The Assessed and supported year in employment (adults)

ASYE registration after 1 April 2015

There are changes to the Assessed and supported year in employment (ASYE) framework following the introduction of the Knowledge and Skills Statements for social workers in adult services.

Click here to view the similarities and differences between the new ASYE framework and the previous framework. Click here to access the new FAQs.There is also guidance to help employers decide if the roles undertaken by NQSWs in their organisation meet the requirements of the ASYE

Newly qualified social workers (NQSWs) registered for the ASYE after 1 April 2015 will be assessed in accordance with the revised framework. A moderation and endorsement process has been introduced to ensure a nationally consistent assessment. Click here to see an overview of the revised ASYE framework for adult services, plus a summary of the process for recording and evidencing the ASYE and the the arrangements for internal and external moderation. 

Use the interactive graphic below to access the new information and documents. Please note the information contained within this graphic is only relevant to those NQSWs who were registered after 1 April 2015. If you registered before this date please refer to the information at the bottom of the page which relates to the previous ASYE structure (2012-2015). If you have any queries please email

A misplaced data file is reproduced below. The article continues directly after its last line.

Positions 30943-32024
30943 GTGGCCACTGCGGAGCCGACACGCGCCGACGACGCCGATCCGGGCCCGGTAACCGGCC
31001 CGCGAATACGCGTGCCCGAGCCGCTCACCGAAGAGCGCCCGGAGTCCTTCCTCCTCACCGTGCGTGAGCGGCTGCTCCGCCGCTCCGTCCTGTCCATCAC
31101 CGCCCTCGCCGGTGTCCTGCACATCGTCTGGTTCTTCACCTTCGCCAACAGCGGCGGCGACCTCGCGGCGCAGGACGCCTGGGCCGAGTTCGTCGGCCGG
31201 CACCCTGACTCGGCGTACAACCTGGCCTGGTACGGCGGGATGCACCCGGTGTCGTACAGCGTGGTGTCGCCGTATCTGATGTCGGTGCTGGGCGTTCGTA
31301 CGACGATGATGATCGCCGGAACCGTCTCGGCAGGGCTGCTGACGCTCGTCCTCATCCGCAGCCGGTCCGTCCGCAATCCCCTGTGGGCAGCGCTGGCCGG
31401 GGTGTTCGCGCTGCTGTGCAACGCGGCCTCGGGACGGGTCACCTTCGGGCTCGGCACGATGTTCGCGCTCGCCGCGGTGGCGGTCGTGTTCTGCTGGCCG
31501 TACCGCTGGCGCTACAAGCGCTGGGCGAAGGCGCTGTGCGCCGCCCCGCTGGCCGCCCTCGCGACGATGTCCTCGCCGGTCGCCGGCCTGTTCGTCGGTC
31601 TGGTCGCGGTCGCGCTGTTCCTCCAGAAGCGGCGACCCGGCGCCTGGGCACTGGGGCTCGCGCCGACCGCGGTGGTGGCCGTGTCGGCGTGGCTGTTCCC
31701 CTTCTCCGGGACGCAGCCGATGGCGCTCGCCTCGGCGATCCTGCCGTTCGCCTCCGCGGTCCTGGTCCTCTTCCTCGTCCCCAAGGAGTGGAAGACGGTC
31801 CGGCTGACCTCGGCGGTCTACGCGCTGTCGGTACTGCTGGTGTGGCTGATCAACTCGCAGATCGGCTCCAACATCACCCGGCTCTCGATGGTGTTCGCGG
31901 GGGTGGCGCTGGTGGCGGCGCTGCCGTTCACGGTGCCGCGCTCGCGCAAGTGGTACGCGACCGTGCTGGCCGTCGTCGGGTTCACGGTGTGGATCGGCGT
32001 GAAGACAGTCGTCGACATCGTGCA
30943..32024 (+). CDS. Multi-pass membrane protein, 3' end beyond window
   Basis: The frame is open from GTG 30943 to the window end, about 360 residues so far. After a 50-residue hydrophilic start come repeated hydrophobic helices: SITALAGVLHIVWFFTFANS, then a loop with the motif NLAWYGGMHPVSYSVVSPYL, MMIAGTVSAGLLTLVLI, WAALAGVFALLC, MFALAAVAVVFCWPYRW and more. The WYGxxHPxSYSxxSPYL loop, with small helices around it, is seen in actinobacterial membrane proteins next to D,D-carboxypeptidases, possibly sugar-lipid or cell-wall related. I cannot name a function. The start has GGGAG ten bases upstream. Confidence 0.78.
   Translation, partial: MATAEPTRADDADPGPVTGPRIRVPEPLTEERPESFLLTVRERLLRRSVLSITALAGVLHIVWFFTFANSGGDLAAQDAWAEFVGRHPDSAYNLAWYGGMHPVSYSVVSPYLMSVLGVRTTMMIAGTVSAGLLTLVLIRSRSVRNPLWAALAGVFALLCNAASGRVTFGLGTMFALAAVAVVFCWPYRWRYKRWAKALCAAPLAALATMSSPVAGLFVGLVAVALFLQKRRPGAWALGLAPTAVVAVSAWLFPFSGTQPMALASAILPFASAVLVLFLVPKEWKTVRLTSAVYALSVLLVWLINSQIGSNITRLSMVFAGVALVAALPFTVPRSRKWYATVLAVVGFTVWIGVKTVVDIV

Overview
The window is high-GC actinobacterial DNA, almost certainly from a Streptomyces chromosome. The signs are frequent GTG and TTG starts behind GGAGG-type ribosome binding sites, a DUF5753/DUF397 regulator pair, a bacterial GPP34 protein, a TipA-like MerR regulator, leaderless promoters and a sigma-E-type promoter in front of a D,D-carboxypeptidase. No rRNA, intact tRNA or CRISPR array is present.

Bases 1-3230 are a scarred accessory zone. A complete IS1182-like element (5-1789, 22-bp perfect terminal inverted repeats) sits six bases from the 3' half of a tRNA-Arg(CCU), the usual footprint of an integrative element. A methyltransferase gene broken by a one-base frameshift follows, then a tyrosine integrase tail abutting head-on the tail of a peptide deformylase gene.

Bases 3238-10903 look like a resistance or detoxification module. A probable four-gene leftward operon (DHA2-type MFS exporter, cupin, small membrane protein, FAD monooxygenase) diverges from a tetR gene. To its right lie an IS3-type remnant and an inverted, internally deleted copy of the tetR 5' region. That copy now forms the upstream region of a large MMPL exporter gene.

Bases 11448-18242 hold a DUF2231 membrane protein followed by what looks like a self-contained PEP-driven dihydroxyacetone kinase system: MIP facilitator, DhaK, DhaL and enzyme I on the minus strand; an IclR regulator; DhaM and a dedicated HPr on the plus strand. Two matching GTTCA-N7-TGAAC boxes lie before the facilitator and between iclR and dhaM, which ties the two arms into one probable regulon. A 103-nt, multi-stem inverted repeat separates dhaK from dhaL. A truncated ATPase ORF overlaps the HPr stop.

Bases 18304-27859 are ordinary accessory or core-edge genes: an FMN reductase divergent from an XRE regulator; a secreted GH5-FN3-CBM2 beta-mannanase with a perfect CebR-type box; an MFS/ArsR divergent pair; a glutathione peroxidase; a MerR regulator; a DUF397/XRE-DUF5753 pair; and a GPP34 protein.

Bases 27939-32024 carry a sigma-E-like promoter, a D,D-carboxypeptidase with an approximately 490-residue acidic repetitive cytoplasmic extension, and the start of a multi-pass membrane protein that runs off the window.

Information relating to the ASYE for child and family services will be available in due course.


Support and progressive assessment Critical reflection and holistic assessment



NQSWs who registered for the ASYE in adult services before 1 April 2015 must refer to the previous ASYE structure (2012-2015). For more information please use the links below:

Information relevant to the ASYE for child and family services will be available in due course.

This information supports voluntary and private (independent) sector employers interested in supporting newly qualified social workers (NQSWs) to complete the ASYE.

Scenarios and a case study demonstrate the range of work that social workers perform in the independent sector and how the ASYE can be managed. All registered social workers are eligible for the ASYE, including those who are employed in positions that may not be classed as “social work” or have the term “social worker” within their title. So long as the role includes work of a sufficient complexity and type to meet the requirements of the PCF at ASYE level, an NQSW should be encouraged to participate.

This information should encourage and support independent sector employers and their NQSWs to engage with the ASYE. It provides an opportunity to contribute towards developing a vibrant, well qualified workforce, equipped to deliver high quality social care.



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